For years, Canonical was pushing their flagship product into unknown territory. Set on bringing to light “convergence”, Canonical wanted to merge the mobile platform and the desktop into one, seamless metaphor. To that end, development on the traditional Ubuntu desktop (Unity) slowed to a crawl, so a good portion of their development team could focus on Unity 8 and Mir–the one-two combination that would make convergence a reality. This development continued on for some time. With each iteration of Ubuntu, Canonical would claim “Next release!” That promise soon became the next big vaporware; the developers simply couldn’t deliver a product that was up to the Canonical standard. Eventually the idea of convergence was scrapped. Along with that, Unity 8 and Mir were both shipped to /dev/null and everyone assumed Unity would finally start getting some much needed attention.
But something odd happened on the way to the forum. Canonical opted to ditch their in-house desktop (Unity) and migrate the official Ubuntu platform to one of the most polished desktops on the market–GNOME.
Home again home again
October 19 marks the day of return. Why return? Before Unity, Ubuntu relied on the GNOME desktop. This was back during the GNOME 2.x days, with the top and bottom bar that everyone had grown accustomed to. When the GNOME developers shifted their entire design philosophy to a more modern, simplified interface, Canonical opted to go another direction with their own desktop (Unity). And now, we come full circle. GNOME was the original desktop that helped to make Ubuntu one of the most popular (and user-friendly) distributions on the market. It was the adoption of Unity that helped to cause Ubuntu’s popularity to take a hit. At the moment, Ubuntu ranks fourth on the Distrowatch Page Hit Ranking (behind Linux Mint, Debian, and Manjaro). If I were to speculate, it is the return to form that will bring it back to that coveted number one spot. Ubuntu has a lot of ground to make up, but GNOME will go a long way to aid that effort.
A Unity-like GNOME
The thing about Canonical–the thing that has always made them a top contender–is that they listen and understand their users. Although many would think otherwise (mostly due to the adoption of Unity), if you’ve paid close enough attention, you can see the finer shifts in the product, changes that reflect the wants and desires of the users.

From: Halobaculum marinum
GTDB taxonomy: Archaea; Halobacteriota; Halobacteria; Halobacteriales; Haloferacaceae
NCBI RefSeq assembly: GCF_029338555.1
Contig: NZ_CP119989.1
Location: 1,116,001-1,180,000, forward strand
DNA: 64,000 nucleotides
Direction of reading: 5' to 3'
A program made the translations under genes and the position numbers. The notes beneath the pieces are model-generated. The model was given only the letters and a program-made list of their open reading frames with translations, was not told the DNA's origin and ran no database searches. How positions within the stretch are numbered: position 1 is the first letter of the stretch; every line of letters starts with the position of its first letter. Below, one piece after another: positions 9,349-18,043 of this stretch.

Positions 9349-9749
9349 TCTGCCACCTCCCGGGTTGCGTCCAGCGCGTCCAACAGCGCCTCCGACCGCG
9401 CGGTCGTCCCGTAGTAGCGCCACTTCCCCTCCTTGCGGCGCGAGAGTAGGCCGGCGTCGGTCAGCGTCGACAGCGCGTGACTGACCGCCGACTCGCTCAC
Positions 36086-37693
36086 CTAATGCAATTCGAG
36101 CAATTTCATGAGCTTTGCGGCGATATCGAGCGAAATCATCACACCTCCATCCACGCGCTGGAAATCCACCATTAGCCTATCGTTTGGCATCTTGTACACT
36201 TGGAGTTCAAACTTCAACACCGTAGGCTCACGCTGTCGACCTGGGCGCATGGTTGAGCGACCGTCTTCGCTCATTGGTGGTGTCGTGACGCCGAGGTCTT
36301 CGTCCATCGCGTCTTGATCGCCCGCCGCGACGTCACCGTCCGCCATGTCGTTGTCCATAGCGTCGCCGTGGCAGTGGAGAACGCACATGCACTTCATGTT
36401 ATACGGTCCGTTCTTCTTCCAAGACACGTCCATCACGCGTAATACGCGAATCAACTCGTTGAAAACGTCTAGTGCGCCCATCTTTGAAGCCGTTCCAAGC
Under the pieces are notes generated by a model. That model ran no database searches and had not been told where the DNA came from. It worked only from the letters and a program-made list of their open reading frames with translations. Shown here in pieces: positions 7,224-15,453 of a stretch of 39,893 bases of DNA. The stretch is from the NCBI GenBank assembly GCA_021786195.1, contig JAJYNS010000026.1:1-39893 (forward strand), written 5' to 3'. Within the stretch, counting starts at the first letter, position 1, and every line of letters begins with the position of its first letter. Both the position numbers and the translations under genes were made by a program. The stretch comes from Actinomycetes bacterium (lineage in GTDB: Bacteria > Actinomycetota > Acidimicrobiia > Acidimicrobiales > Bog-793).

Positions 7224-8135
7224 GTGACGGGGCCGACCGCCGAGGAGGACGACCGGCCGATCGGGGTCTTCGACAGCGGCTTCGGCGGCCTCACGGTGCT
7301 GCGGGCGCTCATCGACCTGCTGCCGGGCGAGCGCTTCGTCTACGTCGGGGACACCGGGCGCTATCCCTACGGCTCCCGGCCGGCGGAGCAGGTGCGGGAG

Take, for instance, Canonical’s version of GNOME that will be shipped with Ubuntu 17.10 (Figure A).
The designers and developers have done something unheard of in today’s world of technology. Instead of foisting a completely different desktop on their faithful users, Canonical has tweaked GNOME such that it offers enough resemblance to Unity as to make the transition fairly seamless. For those users who don’t like the Unity take on the desktop, a vanilla GNOME is but a few clicks away. That, my friends, was a smart move on the part of Canonical. It was also a shift that shows Canonical listens and wants to deliver the best possible desktop platform they can.
For me, that is what makes Ubuntu 17.10 such a milestone release. It’s not so much that they’ve dropped Unity (although I was a fan), but that they understand what the users want and need (in order to make this transition easy). It also helps that Canonical made the right decision to return to GNOME. Of all the desktops I’ve used, GNOME offers the best ratio of modernity, ease of use, performance, and elegance.
We’ll finally see progress
There’s one other element that makes the 17.10 release a bit momentous. For years the Ubuntu faithful had to suffer through a stalled development on the desktop. Since so much effort was being placed on convergence, it was a rare thing to see a new feature roll out with Unity. Most releases were little more than bug fixes. Every so often something special would arrive, but in the form of the kernel or some other underlying feature.
All that changes with 17.10. From this point forward, Ubuntu can finally return to making big exciting releases that bring to light new features to improve the desktop experience. To anyone who’s stuck with Ubuntu, through the convergence madness, you get it. No longer will you have to stand by while other distributions release shiny new improvements. Your distribution of choice has been unfettered from the cage that prevented its flight. Ubuntu can once again soar to new heights.
And that, my friends, makes Ubuntu 17.10 one of the most exciting releases to come from Canonical in a very long time. Get your copy of Ubuntu 17.10 as soon as it releases.